This is an open letter to my parents. To the ones I’ve never met who share my DNA, and to my adoptive parents to whom I owe everything.
You, my adoptive parents, grinned as I tore back the white and gold paper from the 23andMe DNA test kit.
“Do you love it?” you asked me.
I nodded, contemplating the box in my hands. You see, to me, you’ve always been my parents. I’ve never wanted you to doubt that, so I actively avoided the bio-parents topic for, well, forever. The only time I ever asked you for details about my bio-parents was when I had to do that health history project in high school because I didn’t want to fail the assignment. It was the only time I asked, but it wasn’t the only time I wondered.
I knew from a young age I was different from the rest of the family.
In fact, I can’t remember ever being told I was adopted, it just felt like something I had known forever. My brown skin and unruly curls, paired with the oft-disguised surprise expressed by others when seeing me with the both of you (my white parents) together for the first time, was evidence enough for a quiet little girl obsessed with detail.
Despite how different I felt, a feeling that plagued me for many years, I never went a single day feeling unloved. Through everything, you were there for me. The questionable fashion choices, the off-beat hobbies, the decisions, the indecisions, the mistakes, both minor and grave, you were always there to catch me, to lift me up, to push me further than I ever thought I could go.
Thank you for everything you’ve done and continue to do for me. You are my mom and dad, and you always will be.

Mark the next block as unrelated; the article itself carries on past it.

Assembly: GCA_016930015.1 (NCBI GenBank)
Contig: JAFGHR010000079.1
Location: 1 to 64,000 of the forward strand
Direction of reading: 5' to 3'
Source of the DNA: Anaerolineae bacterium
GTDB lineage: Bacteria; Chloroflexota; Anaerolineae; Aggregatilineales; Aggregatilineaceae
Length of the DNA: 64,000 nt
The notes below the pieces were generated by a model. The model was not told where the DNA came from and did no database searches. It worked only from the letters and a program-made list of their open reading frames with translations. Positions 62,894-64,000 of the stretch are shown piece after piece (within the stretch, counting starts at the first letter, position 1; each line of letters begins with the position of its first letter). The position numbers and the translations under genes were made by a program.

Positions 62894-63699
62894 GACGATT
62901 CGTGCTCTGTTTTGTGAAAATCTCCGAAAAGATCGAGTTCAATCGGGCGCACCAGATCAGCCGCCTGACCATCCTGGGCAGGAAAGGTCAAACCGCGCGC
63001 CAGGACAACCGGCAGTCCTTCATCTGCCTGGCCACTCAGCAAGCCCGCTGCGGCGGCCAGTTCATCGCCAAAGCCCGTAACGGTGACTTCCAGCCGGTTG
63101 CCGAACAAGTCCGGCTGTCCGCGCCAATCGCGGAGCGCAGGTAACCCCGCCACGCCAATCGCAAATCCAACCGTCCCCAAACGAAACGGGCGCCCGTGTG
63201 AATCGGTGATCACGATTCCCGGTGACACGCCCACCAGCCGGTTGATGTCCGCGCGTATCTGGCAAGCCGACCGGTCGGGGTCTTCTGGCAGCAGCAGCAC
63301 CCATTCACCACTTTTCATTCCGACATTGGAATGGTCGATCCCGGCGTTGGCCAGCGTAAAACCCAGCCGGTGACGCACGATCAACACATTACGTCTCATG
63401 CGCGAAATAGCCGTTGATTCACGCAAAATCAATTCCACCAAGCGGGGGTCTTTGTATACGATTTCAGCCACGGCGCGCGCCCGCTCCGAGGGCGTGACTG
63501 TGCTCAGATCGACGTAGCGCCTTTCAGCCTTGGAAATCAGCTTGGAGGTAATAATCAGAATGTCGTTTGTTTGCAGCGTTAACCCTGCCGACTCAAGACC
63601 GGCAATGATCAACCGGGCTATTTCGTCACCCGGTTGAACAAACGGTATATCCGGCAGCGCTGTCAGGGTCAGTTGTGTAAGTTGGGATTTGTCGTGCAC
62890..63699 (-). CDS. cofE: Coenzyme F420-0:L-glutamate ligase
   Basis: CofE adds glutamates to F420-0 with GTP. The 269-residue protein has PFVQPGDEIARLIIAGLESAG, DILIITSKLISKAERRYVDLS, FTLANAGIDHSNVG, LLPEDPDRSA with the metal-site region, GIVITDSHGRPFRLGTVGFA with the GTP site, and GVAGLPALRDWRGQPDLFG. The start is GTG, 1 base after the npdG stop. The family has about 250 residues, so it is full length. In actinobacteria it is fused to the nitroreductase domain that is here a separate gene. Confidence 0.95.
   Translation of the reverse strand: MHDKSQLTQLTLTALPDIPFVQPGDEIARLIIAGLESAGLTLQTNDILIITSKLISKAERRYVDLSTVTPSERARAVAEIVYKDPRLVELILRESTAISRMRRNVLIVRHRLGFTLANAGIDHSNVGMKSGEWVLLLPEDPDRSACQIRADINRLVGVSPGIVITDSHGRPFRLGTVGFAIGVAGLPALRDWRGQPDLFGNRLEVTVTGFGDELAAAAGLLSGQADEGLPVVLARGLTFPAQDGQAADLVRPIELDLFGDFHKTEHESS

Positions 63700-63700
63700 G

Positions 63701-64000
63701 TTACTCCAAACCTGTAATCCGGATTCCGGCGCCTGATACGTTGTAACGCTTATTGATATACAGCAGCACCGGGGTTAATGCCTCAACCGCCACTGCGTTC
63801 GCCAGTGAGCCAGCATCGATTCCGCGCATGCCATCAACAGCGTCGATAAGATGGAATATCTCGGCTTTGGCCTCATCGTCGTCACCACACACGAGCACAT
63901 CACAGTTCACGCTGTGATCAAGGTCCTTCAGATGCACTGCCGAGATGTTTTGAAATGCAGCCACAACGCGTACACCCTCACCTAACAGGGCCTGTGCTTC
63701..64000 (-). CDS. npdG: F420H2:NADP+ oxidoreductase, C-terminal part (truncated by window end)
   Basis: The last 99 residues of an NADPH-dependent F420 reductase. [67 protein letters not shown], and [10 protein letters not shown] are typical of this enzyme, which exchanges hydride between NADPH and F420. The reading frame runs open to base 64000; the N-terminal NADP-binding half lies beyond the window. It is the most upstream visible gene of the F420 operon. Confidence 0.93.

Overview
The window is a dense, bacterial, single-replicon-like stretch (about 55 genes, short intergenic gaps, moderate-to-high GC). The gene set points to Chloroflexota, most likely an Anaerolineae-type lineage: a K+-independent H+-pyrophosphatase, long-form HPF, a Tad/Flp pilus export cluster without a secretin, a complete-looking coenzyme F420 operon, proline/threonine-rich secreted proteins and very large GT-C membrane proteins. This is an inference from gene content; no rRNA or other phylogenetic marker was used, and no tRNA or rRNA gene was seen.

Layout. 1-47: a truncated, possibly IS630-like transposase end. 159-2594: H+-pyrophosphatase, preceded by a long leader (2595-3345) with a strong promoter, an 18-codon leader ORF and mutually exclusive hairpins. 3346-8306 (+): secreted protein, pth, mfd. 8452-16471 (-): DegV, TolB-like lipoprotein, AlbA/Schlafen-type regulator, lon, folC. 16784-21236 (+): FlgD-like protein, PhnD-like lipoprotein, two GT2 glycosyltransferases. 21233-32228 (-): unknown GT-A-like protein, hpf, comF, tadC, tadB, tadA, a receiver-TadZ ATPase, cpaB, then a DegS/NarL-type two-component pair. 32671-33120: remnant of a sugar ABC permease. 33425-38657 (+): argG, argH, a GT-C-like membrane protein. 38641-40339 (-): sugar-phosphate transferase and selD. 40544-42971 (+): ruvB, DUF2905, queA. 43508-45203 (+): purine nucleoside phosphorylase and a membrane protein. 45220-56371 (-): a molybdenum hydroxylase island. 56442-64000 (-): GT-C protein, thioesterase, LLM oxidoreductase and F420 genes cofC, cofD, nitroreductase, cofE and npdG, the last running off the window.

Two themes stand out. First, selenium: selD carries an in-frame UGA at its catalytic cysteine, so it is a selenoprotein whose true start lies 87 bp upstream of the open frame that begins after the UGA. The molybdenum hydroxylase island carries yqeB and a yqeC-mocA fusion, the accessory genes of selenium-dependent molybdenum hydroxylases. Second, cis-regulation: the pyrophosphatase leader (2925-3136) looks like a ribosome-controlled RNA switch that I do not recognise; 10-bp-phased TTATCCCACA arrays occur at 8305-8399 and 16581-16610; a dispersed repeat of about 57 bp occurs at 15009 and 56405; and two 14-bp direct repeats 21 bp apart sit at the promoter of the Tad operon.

Opening the 23andMe kit, I thought also of you, my bio-parents.
I don’t know your names, or what you look like, or even if you’re alive, but I thought about the little details I’d collected over the years: a Nigerian-born, college football-playing father; a Scranton Irish, college student mother; a chance encounter, or was it a failed relationship?
Do we share any traits? Do you like to read as much as I do? Are you sensitive to caffeine? Do you love to travel? Which one of you passed down the adult acne gene to me, and can we talk about that, please?
I sometimes wonder about the what-ifs. What if I had grown up with people who could tell me more about me? Would I have spent so much time figuring out how to love myself? Who would I be?
Do the what-ifs ever keep you up at night? Do you wonder how your life would be different if you hadn’t decided to give me to my adoptive parents? Do you ever wonder what I’m doing now? I guess I just want to know if my thoughts are reciprocated.
Putting my saliva-filled test tube in the mail, I wondered if this could be the answer to any of these questions. I’d seen stories about adopted children and children of sperm-donors running into their bio-relatives after submitting DNA samples.
But it also gave me pause; sometimes not knowing anything is better than knowing the whole story.
One piece of the story I know for certain is that twenty-three years ago you made the life-changing decision to give me to my adoptive parents, the most incredible, loving couple, so that I could live the most incredible life. And for that, I will be eternally grateful.
All my love,